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Supporting the scene: DIY music promoters showcase underground acts - The Pitt News

The Pitt News

Supporting the scene: DIY music promoters showcase underground acts

courtesy+of+Brett+Shumaker
courtesy of Brett Shumaker

courtesy of Brett Shumaker

courtesy of Brett Shumaker

By AJ Weber / for The Pitt News

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Most nights begin with the sound of a guitar tuning up, amplified feedback and the grin of a performer before strumming a chord.

The routine is wonderfully common to Nate Dietrich and Brett Shumaker, the founders and operators of the DIY music promotion group, Don’t Let The Scene Go Down On Me! Nearly every weekend the two live-music enthusiasts book and organize live-music events for bands local to Pittsburgh and its surrounding areas, as well as small touring acts that aim to permeate Pittsburgh’s underground music scene.

Many of these shows take place right in Oakland, in converted buildings-turned-venues.

“Our shows typically take place anywhere we can find, really,” Dietrich said. “There’s a lot of DIY art spaces. There’s a lot of spaces in Oakland — houses in Lawrenceville as well. Bars, houses … anywhere we can find a home for these shows.”

Students can find shows close to campus at People’s Warehouse on Juliet Street, Sharkweek on Zulema Street and the Bates Hardcore Gym on Bates Street. Many other shows aren’t much further away, like The Mr. Roboto Project — a non-profit, cooperatively-run venue in Garfield — The Night Gallery, a Lawrenceville-based horror-art gallery — and City Grows — an urban gardening shop used for DIY acoustic shows in Upper Lawrenceville.

According to Dietrich, Don’t Let The Scene Go Down On Me! is one of the 15 to 20 music promoters in Pittsburgh that aim to keep the city’s various underground music scenes flourishing. Shumaker, the original founder of the organization, started his promotional work in 2007. As both a former touring musician and promoter, Shumaker sought to find a way to help grow the music scenes he’d been involved in as a performer since age 13, playing in a variety of bands. Now 22, the Pittsburgh native plays in the bands DIVORCE., Killing Thing and Fake Grave, while simultaneously booking shows through Don’t Let The Scene Go Down On Me!

“I was in a band — and I was booking our shows. The band ended up breaking up, but I just wanted to keep booking shows. And that’s pretty much how this started,” he said.

Not long after beginning the project on his own, Shumaker and Dietrich joined forces after attending each other’s shows during their days as touring musicians. Now ­— eight years later — they’re booking weekend shows, confirming dates with venues, finding local bands to fit the bill and promoting each show on social media and around town.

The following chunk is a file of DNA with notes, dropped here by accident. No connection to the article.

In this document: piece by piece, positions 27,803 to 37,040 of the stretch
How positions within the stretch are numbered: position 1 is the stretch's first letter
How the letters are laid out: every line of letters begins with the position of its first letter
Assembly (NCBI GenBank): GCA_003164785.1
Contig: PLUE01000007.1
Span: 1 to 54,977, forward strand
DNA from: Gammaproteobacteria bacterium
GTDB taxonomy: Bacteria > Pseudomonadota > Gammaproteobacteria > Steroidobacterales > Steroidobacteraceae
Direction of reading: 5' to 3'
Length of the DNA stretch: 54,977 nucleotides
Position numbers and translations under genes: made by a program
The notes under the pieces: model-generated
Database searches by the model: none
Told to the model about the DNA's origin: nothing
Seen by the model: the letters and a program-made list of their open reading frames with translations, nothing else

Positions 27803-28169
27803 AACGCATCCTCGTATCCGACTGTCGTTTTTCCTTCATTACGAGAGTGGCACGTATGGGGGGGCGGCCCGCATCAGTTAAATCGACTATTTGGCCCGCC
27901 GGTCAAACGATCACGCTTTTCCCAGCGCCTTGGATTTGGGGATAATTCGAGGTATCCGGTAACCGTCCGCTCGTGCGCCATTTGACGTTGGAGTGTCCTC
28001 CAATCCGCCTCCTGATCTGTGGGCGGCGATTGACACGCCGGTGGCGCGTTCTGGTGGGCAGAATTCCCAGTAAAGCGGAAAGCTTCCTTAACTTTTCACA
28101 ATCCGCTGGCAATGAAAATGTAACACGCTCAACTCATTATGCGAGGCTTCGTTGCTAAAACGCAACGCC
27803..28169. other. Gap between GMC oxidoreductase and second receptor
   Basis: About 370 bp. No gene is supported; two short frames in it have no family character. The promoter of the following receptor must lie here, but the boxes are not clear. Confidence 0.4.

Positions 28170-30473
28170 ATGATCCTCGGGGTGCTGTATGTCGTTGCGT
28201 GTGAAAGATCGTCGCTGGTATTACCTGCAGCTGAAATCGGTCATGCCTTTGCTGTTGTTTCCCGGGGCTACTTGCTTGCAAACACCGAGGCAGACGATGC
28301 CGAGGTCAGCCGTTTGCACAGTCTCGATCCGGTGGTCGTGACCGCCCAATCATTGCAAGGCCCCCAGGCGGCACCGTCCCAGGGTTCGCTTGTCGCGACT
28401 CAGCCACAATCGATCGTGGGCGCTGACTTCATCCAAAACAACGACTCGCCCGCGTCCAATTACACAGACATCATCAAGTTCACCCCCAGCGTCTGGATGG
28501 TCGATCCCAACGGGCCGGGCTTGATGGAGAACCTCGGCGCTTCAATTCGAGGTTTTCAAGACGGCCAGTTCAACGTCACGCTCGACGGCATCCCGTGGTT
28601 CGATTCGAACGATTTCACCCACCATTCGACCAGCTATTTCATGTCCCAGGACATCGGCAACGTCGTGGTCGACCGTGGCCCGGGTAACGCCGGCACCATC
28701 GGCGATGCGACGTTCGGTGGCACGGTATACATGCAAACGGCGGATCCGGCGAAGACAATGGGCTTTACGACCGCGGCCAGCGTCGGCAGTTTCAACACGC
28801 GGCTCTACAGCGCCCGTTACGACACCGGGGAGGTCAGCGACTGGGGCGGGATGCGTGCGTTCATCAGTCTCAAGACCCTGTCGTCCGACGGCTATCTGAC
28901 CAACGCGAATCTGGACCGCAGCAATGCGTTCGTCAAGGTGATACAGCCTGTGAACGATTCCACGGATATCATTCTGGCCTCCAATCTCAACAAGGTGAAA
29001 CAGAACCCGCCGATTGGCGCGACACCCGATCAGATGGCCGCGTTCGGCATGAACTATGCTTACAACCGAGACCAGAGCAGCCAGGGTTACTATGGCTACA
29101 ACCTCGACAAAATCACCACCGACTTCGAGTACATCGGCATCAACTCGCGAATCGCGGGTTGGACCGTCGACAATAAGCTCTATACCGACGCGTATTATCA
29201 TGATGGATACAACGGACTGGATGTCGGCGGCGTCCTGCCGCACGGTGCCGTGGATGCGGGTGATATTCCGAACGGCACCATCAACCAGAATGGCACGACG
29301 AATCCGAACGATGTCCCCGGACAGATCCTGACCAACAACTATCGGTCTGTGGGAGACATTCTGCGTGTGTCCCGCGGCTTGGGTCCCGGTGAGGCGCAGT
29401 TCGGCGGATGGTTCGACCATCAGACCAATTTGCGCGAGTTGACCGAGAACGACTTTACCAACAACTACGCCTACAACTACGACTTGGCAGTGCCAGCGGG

They draw crowds from all over Pittsburgh by booking overlapping genres, ranging anywhere between indie rock to emo. Much of the promotion happens on their Facebook page, where the two post upcoming events nearly every day with homemade posters announcing the acts. Shumaker and Dietrich estimate they put on one to three shows a week, depending on the season.

When it comes to organizing the shows, Dietrich and Shumaker book specific genres individually, according to their respective tastes.

“Nate and I kind of have our different styles,” Shumaker said. “I do a lot of punk, pop-punk and folk punk. Nate does a lot more of the hardcore stuff, or emo.”

The two agree that much of the time their own music preferences overlap, which draws in a wide range of audience members, from middle schoolers to working professionals.

Though much of those who make up the crowd are returning devotees, a significant number of audience members come out to experience the scene for the first time.

Don Doerfler, a junior mechanical engineering major at Pitt, had only been to one Don’t Let The Scene Go Down On Me! show before seeing the Michigan soul-punk band, Jake Simmons, and The Little Ghosts at Howlers bar in Lawrenceville earlier in the month, but was pleased to return to another of the group’s shows. 

“The environment is really inviting. It’s easy to feel comfortable,” Doerfler said. “What’s cool is you don’t really have to know the bands to have a good time. You can just relax and listen, and even then someone’s likely to start a conversation with you.”

But it’s not only the attendees that enjoy the experience. Perhaps the biggest supporters of the DIY promotion group are the musicians themselves.

Jake Stern, who graduated from Pitt last spring with a philosophy degree and plays in the folk-rock band Meridian, sees Shuman and Dietrich’s success extending past the shows. 

“Don’t Let The Scene Go Down On Me! has just been incredibly supportive of us,” Stern said, who frequently plays in Don’t Let The Scene Go Down On Me! shows with both Meridian and his other band, The Otis Wolves. “They really see the merit in helping out these smaller touring acts. What sets them apart too is that their shows seem to really be mostly about the music — rather than just partying. It’s accessible, and a welcoming environment.”

On top of the support and opportunities the organization provides to musicians, Stern said each show is well-promoted and comes equipped with necessary equipment, like amplifiers. 

“They give people the opportunity to host shows when they might not necessarily have the means to,” Stern said.

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Supporting the scene: DIY music promoters showcase underground acts